Will Practice Make (What's Already) Perfect? | 02/27/18

Tomorrow’s opening day of the 2018 C.V. Whitney Cup at International Polo Club will unveil the combination of the two top players in the world, Adolfo Cambiaso and Facundo Pieres, on one team. How will “Cambieres,” so to speak, perform for Valiente?

It’s hard to tell, even for them, as they’ve had time for only two practice games together: last Friday and yesterday. “We’ll have to see. We’re still trying to figure out which positions we’re going to play,” said Cambiaso after the second practice.

Considering their longstanding rivalry in the Argentine Open final, he and Pieres are the last two you’d ever have imagined as teammates. They know one another through the sport but have said they don’t consider themselves friends, at least not in the traditional sense. They don’t hang out together socially or in any realm unrelated to polo. Most of their interactions have been on the field and now in the Valiente barn.

They were there together in the mate semi-circle last night after practice, but each sat at the opposite end, carrying on individual conversations with family members and friends. Don’t read anything into the physical distance between them. The scene wasn’t at all contentious; in fact it was light and jovial. They had just come in from practice and were together for one simple reason: They have a mutual job to do.

Did Pieres find any surprises playing on the same side of the field as Cambiaso? With an amused expression he replied, “No, no surprises. I know how he plays,” winking as though he was revealing a secret. (Contrary to popular belief, this isn’t the first time they have been teammates. Pieres and Cambiaso played for Argentina in the 2009 and 2014 Coronation Cups.)


To watch them ride onto the field four days ago for their first practice at Valiente, you’d have thought they were pals. With their horses walking side-by-side, the two players carried their mallets identically at the resting position. They smiled, appearing to exchange pleasantries. Then it was down to business.

Valiente manager Robertito Zedda had handpicked four opponents whose team handicap exceeded Valiente’s 25. Among them was 6-goaler Pablo Spinacci, Cambiaso’s horse manager. Spinacci had experience playing against Pieres and Cambiaso individually, but this, he said, was incomparable. “It was like, like . . . like nothing else! There are no words to describe what it’s like to be on the field with both of them.”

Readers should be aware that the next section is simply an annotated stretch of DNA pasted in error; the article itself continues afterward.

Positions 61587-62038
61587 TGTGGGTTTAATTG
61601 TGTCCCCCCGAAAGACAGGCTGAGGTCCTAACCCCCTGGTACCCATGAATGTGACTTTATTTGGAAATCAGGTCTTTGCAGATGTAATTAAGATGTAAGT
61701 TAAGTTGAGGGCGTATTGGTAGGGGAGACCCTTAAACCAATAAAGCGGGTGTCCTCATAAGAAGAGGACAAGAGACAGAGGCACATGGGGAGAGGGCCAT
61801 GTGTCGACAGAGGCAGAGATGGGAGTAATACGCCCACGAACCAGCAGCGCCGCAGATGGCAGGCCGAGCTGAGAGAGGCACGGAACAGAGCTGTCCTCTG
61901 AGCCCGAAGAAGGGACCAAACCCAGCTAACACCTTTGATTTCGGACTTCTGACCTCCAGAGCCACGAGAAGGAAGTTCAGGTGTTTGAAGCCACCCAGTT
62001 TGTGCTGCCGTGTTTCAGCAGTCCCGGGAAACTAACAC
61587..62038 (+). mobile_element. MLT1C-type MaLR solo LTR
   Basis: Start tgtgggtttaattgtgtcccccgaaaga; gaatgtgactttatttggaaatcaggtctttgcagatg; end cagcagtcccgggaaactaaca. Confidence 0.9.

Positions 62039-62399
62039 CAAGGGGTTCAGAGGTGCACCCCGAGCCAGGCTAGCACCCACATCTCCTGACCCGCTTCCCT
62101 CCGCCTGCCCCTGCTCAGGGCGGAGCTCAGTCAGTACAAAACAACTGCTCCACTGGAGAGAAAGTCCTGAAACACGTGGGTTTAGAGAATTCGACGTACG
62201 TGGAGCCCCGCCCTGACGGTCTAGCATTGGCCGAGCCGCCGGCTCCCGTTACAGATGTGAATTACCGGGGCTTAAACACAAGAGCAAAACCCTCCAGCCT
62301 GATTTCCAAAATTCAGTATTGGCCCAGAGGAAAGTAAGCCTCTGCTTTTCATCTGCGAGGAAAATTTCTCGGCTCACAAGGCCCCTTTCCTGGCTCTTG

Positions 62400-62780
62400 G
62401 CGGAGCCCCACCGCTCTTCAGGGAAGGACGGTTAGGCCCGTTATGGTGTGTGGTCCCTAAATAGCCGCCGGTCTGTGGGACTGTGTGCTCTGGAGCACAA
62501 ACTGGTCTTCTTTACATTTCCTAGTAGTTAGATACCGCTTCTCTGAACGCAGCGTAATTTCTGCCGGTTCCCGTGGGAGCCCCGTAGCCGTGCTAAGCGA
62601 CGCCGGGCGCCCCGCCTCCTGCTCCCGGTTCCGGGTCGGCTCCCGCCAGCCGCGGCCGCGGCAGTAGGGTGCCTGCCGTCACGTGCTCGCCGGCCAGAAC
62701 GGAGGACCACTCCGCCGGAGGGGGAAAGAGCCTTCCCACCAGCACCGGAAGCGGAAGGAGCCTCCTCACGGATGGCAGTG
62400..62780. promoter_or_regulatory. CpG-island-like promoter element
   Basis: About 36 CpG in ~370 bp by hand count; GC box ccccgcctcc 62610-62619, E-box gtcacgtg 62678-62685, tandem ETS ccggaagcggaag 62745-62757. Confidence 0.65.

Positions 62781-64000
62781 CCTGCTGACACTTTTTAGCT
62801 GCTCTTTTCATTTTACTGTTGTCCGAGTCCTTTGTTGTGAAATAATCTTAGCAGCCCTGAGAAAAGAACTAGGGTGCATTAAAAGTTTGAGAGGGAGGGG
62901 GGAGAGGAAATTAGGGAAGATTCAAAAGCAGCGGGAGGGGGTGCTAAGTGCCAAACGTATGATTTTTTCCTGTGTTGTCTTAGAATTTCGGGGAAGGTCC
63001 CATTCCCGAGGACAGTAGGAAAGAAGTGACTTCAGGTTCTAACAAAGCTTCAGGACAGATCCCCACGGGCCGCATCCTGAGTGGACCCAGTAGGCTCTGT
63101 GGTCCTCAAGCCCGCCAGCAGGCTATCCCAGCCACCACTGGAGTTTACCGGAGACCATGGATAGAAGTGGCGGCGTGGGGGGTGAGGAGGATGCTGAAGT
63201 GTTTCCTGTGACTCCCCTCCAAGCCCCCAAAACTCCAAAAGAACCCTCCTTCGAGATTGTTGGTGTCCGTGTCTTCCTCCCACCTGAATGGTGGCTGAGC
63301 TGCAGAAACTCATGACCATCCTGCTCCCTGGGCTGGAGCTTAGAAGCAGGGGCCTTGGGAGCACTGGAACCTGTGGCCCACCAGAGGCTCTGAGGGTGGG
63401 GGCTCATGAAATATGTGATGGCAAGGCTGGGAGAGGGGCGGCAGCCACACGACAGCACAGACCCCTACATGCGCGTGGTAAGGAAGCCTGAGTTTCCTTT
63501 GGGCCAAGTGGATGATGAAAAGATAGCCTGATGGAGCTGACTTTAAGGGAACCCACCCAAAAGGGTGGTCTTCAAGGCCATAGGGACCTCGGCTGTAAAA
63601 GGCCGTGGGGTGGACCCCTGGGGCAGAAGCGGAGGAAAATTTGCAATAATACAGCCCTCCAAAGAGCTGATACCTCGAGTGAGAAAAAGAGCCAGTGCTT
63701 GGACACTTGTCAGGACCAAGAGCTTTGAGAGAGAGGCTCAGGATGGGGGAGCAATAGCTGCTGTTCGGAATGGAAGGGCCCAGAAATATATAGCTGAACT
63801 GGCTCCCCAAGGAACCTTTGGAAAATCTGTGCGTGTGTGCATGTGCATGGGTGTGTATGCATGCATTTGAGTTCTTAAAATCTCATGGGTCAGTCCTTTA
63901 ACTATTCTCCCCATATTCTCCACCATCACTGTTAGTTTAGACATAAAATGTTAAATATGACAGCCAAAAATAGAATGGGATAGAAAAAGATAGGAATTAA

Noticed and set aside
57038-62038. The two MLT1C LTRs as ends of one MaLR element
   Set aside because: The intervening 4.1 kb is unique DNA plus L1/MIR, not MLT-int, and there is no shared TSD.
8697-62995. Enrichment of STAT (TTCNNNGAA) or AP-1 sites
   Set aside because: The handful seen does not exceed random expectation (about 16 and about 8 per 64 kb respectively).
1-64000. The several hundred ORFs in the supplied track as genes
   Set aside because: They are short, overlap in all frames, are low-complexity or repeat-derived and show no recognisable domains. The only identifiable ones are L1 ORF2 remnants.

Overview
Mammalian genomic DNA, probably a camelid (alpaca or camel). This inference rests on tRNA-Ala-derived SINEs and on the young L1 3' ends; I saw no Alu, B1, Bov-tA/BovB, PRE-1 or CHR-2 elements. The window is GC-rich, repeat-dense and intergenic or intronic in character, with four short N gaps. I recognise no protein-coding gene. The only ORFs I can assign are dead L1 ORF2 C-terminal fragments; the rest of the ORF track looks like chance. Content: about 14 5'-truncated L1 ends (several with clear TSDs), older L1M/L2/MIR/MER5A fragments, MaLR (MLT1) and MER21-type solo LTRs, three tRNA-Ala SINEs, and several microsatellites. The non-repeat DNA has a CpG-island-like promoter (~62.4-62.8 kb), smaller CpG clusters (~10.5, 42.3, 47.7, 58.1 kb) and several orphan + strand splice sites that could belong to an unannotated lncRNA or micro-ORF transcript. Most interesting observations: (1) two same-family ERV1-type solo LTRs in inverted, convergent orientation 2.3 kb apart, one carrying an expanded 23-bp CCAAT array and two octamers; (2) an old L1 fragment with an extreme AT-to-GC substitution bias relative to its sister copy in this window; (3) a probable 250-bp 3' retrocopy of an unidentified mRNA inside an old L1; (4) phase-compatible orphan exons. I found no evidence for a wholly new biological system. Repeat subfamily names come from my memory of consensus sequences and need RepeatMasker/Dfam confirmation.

Bob Jornaynaz found some words. “It was magical!” he said after the first practice. “That one practice game made the whole season worth it. Those two looked like they had been playing together their whole lives. They play with the same innate polo instinct, professionalism, speed and thoughtfulness.”

How is the arrangement going to work out, as both have long captained their own teams and Cambiaso has called the shots for Valiente since 2012? “This is going to be way, way beyond the concept of captain,” said teammate Rob Jornayvaz, laughing and reaching as high as he could above his head. 

Pieres clearly has no problem deferring to Cambiaso. “It’s going to be fun, and I’m looking forward to learning a lot from Adolfo,” he said. “Things are going great, but practice is always different from playing a game.”

Asked how he thought it would feel with Pieres in tomorrow’s game, Cambiaso shrugged his shoulders. “I don’t know. I have played with other 10-goal players—Pablo [MacDonough], Juanma [Nero]—they’re all really amazing players. That makes it easy to adapt [to Pieres]. Tommy [Beresford], Bob [Jornayvaz], we are all learning to adapt to each other.”

Cambiaso said he and Pieres are “still trying to find a system that makes us play a bit better every day. We need more time but the tournament starts tomorrow, so we’ll see what happens.”

Cabiaso and Pieres recently finished play in the Ylvisaker Cup. Here's a look at their stats so far this season: